Oscar nominee Melissa McCarthy joins castmates onstage to bring laughs at Academy Awards.
By Jocelyn Vena
There were several LOL moments during the 2012 Academy Awards, and one of those moments came courtesy of the funny women from "Bridesmaids." The six stars of the box-office smash took the stage on Sunday night (February 26) to hand out a bunch of awards. They not only passed out Oscar gold, they also dished out some good-natured, albeit somewhat NSFW, laughs.
Maya Rudolph and Kristen Wiig were first at bat to present Short Film (Live Action) to "The Shore."
"Six beautiful, some say handsome, women were invited by the Academy not only to present three awards, but also to shatter the common belief that size does not matter," Wiig joked. "Ah, I hate to tell you guys this, but it kind of does," she further teased, likening the length of a movie to that of a certain part of a male's anatomy.
"Yes, but not length," Rudolph added. "As my grandma used to say, 'It can be short and still make your toes curl.' And I believe in my heart my grandma wasn't referring to wieners but short films."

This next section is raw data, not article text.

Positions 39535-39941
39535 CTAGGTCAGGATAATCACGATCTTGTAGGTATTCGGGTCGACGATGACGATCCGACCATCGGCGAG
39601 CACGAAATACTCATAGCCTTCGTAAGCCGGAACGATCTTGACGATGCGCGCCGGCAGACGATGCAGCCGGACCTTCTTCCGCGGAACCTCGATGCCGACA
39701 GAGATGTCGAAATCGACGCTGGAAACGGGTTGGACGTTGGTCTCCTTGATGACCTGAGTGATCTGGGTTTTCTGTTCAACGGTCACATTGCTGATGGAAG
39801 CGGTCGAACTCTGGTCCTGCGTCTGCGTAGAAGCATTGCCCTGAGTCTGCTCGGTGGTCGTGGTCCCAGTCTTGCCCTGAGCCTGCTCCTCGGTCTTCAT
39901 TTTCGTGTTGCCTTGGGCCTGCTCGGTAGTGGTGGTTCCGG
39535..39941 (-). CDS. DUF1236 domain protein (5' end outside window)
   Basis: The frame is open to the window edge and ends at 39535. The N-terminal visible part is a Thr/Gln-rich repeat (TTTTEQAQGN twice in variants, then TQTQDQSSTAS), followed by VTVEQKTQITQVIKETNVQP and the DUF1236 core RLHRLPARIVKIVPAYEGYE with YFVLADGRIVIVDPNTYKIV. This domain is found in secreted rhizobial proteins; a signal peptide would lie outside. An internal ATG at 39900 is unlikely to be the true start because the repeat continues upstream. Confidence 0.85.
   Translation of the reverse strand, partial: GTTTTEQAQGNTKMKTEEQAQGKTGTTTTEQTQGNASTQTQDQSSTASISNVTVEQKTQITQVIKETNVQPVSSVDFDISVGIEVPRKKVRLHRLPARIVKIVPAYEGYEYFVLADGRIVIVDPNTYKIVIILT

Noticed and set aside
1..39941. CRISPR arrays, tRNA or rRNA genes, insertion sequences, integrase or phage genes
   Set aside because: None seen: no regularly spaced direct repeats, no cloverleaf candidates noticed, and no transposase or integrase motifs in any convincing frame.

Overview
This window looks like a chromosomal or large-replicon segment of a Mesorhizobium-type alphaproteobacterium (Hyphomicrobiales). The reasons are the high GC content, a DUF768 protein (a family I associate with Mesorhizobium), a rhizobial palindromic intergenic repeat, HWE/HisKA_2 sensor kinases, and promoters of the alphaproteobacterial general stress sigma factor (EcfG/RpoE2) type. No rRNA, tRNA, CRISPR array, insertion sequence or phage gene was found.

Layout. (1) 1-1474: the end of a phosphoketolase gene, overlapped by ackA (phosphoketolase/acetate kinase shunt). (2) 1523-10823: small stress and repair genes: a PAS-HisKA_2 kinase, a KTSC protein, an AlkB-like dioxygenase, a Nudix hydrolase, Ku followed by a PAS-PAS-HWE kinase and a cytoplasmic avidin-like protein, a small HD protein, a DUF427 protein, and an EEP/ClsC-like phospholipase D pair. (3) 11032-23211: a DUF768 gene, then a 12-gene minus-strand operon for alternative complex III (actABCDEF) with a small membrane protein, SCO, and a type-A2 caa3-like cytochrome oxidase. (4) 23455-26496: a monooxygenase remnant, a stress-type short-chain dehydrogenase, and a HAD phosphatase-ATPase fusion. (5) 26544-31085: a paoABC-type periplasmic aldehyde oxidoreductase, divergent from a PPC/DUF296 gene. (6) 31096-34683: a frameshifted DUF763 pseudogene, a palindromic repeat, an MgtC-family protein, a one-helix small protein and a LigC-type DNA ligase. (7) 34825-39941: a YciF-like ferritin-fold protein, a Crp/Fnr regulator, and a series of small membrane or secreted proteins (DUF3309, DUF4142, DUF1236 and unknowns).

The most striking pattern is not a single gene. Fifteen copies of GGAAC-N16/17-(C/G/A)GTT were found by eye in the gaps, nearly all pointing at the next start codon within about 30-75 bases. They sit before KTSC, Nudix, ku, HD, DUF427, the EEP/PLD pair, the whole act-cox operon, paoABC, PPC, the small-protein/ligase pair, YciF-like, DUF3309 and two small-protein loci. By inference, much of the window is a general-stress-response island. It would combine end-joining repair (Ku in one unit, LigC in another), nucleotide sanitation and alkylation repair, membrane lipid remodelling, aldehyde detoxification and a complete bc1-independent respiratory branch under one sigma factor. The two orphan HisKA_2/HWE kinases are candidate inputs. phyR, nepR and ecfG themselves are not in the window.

The joke continued, with Wiig adding, "See, I'd rather have a short film with some heft that's nice to me rather than a long film that lies there and makes you do all the work."
"But sometimes a film can be too long," Rudolf said, while Wiig, holding back laughter, added, "Not for me, not for me."
With Rudolf and Wiig's joke about "wieners" over, Rose Byrne and Oscar nominee Melissa McCarthy picked up where they left off at the SAG Awards, playing their Scorsese drinking game. "Documentaries shine spotlight on the world around us," Byrne said.
"And in the case of the best documentary short subject, that line shines for only a short period of time, much like a moonbeam or shooting star or a flicker of a candle," McCarthy added during their poetic introduction, before someone shouted "Scorsese" and the ladies swilled liquor and handed the Documentary Short Subject award to "Saving Face."
The fun didn't end there. Ellie Kemper and Wendi McLendon-Covey topped off the comical interlude. "And last but not least, we've come to Best Animated Short film," McLendon-Covey said. "In 1988, this award was presented to the great John Lasseter, who has since gone on to change the world of animation when he helped create Pixar." Kemper then joked, "Yes, so technically every nominee in this category has been given the opportunity to live up to those standards, but no pressure, of course."
That pressure was handed off to "The Fantastic Flying Books of Mr. Morris Lessmore" when it took home the 2012 Oscar.
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